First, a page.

American company, headquartered in Long Beach, California. SpinLaunch aims to replace first-stage rocket launches with a mass-accelerating "kinetic launch system" that spins a launch vehicle around at tremendous speed, subjecting it to forces up to and over 10,000 G before releasing it skyward at speeds over 5,000 mph. A second-stage rocket could then take over to give the vehicle a final push into orbit. Such launches would use a quarter of the fuel, and potentially cost just a tenth of what it costs to put satellites in orbit today.
Space startup SpinLaunch's kinetic launch system will require payloads to endure 10,000 g and speeds of 5,000 mph (8,000 km/h) and in this regard, the company may have just passed its biggest test yet.
SpinLaunch has released on-board footage from its eighth suborbital flight test, giving us a unique opportunity to imagine what it'd be like to be hurled skyward out of a centrifugal accelerator at more than a thousand miles per hour.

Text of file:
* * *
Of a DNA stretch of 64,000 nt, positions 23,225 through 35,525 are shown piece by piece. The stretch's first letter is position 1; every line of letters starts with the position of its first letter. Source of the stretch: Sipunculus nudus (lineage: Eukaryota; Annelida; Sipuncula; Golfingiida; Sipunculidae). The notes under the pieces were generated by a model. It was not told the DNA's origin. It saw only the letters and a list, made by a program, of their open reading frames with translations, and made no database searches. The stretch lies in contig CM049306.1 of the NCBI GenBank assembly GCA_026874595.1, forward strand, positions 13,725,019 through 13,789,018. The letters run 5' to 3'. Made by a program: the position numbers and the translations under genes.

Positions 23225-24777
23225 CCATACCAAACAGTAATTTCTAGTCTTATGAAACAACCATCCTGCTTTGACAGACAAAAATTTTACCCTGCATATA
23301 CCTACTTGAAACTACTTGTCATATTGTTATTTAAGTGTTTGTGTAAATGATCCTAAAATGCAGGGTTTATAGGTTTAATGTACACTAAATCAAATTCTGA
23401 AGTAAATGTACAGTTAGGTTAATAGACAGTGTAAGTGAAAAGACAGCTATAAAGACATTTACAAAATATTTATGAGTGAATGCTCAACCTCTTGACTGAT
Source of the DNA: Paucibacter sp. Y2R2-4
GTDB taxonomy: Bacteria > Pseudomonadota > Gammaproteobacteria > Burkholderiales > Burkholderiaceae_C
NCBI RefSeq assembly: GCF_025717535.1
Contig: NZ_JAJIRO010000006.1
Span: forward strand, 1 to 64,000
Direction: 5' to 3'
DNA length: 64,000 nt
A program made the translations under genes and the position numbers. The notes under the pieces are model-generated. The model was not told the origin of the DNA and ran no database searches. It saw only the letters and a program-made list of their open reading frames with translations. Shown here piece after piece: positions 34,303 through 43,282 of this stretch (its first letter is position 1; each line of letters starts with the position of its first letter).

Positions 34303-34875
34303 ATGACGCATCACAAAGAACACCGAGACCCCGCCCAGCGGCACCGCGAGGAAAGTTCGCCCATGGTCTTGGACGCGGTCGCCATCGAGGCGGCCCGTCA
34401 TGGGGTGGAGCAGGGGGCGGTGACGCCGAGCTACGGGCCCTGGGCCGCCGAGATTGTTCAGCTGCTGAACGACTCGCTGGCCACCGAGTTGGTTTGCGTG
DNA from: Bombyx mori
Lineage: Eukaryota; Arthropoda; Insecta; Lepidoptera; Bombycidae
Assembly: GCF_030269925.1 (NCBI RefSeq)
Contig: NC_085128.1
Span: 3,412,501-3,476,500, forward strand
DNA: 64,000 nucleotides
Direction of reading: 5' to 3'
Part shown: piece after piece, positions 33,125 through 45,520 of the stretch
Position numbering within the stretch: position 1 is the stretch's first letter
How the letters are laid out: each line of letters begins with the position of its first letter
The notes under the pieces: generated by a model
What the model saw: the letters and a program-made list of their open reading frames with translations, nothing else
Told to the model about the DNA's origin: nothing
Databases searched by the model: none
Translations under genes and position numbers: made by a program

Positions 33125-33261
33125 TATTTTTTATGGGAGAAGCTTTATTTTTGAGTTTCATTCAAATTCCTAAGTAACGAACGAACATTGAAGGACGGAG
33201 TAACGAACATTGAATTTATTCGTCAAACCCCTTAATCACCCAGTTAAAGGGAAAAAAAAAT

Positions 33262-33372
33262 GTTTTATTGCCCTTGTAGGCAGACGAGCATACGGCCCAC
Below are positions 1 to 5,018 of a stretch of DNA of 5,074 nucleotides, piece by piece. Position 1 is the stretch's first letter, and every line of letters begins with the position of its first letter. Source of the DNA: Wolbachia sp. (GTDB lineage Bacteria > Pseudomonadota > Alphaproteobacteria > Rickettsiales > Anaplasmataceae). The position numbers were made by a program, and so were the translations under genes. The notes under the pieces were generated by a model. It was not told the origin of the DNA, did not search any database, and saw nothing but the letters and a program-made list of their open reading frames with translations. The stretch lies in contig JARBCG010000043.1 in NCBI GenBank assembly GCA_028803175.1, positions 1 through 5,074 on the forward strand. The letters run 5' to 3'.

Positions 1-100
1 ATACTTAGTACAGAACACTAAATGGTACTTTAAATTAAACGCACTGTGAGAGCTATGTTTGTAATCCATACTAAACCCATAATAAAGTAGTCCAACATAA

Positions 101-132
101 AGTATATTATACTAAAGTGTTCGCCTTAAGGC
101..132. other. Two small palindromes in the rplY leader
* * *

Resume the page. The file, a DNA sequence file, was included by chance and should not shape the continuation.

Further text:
NASA has signed up to test SpinLaunch's extraordinary whirl 'n' hurl space launch technology, which accelerates a launch vehicle to hypersonic speeds using an electric centrifuge arm instead of a rocket, hurling it skyward like a space discus.
Startup SpinLaunch has been exploring alternatives to rockets through the development of what it calls the world's first kinetic space launch system, which literally flings satellites into orbit – and it's recently completed its first test flight.